The ball is kicked from the halfway line to start the match off at the beginning of each half. Following a try the non-scoring side will restart the match with a kick.

Restarts play after a minor infringement. The forwards in each team bind together, push against the opposing teams forwards in an effort to win the ball. The scrumhalf from the non-offending side feeds the ball into the scrum, normally from the left side of the scrum where his tighthead flanker is. The hooker which is the man in the middle of the front row will attempt to backheel the ball, as the scrum using its legs attempts to heel the ball back out to the scrumhalf.

Restarts play when the ball goes out of bounds (in to touch). The forwards line up in a parallel line perpendicular to the sideline and jump for the ball. The forwards cannot line up any closer than the five meter (5.5 yard) line from the touch-line.

One of the most confusing rule for spectators and often for players but an intrinsic part of the game.

A player is offside if he is in front of a teammate who has the ball or who last played it and is interfering with play. Offside is penalized by a penalty kick where the offence takes place, or, in free play, there is the option of a scrum.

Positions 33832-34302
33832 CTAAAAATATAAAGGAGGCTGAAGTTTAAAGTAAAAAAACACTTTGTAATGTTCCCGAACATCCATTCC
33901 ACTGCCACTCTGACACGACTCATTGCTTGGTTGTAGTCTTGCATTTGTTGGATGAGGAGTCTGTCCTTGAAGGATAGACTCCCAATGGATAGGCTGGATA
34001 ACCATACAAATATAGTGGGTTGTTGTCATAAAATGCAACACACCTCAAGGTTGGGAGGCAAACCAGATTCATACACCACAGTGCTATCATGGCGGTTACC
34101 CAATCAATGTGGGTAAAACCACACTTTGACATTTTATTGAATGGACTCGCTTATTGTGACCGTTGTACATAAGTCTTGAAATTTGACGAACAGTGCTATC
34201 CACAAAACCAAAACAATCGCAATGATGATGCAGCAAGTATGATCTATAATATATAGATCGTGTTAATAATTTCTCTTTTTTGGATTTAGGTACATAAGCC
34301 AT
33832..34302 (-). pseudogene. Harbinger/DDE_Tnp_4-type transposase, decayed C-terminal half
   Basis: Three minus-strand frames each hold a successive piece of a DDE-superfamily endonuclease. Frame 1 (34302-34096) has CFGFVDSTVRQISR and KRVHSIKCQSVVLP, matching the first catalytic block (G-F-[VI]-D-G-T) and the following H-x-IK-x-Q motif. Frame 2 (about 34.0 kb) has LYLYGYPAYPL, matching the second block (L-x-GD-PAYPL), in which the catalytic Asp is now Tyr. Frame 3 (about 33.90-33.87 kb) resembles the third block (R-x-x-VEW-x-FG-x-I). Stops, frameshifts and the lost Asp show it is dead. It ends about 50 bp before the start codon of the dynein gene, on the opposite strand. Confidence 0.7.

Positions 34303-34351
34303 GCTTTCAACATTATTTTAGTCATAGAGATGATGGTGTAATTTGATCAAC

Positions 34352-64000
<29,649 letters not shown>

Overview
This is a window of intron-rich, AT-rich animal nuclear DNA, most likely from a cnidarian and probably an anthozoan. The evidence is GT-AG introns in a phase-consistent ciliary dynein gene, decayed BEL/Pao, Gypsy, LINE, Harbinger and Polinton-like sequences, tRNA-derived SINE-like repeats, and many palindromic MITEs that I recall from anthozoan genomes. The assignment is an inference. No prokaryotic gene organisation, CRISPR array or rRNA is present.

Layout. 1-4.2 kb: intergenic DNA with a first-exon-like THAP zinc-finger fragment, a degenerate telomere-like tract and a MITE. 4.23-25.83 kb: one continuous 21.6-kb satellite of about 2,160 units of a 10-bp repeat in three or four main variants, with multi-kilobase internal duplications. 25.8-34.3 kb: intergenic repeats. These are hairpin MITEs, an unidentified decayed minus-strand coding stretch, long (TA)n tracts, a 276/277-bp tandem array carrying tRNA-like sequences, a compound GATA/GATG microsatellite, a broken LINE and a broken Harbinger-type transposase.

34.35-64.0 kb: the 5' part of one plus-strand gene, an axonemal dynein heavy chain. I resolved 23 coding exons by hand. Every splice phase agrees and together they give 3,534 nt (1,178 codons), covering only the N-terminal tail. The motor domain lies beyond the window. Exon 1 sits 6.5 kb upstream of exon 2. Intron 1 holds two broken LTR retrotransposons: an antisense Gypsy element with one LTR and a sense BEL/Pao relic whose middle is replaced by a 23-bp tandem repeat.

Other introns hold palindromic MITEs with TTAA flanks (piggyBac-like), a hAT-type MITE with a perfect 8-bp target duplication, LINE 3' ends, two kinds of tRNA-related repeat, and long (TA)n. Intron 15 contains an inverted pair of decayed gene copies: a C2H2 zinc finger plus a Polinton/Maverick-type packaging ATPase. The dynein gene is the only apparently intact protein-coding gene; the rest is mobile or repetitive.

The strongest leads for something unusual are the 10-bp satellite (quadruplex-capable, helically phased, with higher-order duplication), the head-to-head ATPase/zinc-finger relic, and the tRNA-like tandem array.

An offside player may be made onside if a teammate carries, kicks or pursues the ball past him.

If an offside player's position was unavoidable and he immediately moves back without interfering with an opponent, he will not be penalized.

Should the player be unsuccessful in avoiding contact and he is ruled "accidentally offside" a scrummage will be formed.

A player is tackled if he is brought to the ground by an opponent. He must then release the ball. Tackling around the neck is illegal.

A player must be either parallel or behind the teammate who is passing him the ball. Players are also not allowed to knock the ball forward with hands or arms.

An informal scrum where the ball lying loose on the ground is raked back with the feet.

Similar goal to a ruck but the ball is wrestled back with the arms and is not on the ground.

This occurs when a player behind his own 22 (including behind the try-line) with both feet stationary on the ground cleanly catches the ball from a kick, knock-on or throw forward by one of his opponents and at the same time yells "Mark".

The kick must be taken by the player who made the mark, unless he was injured in doing so. If he cannot take the kick within a minute a scrum will be formed, and his team will put the ball in.

The referee will not always stop play for an infringement, if after the offence the non-offending team has gained the advantage. The advantage must be either territorial or possession of the ball.

Advantage does not apply when: 1) The ball or the player carrying the ball touches the referee. 2) The ball emerges from either end of a scrum without being played. 3) A player is "accidentally offside".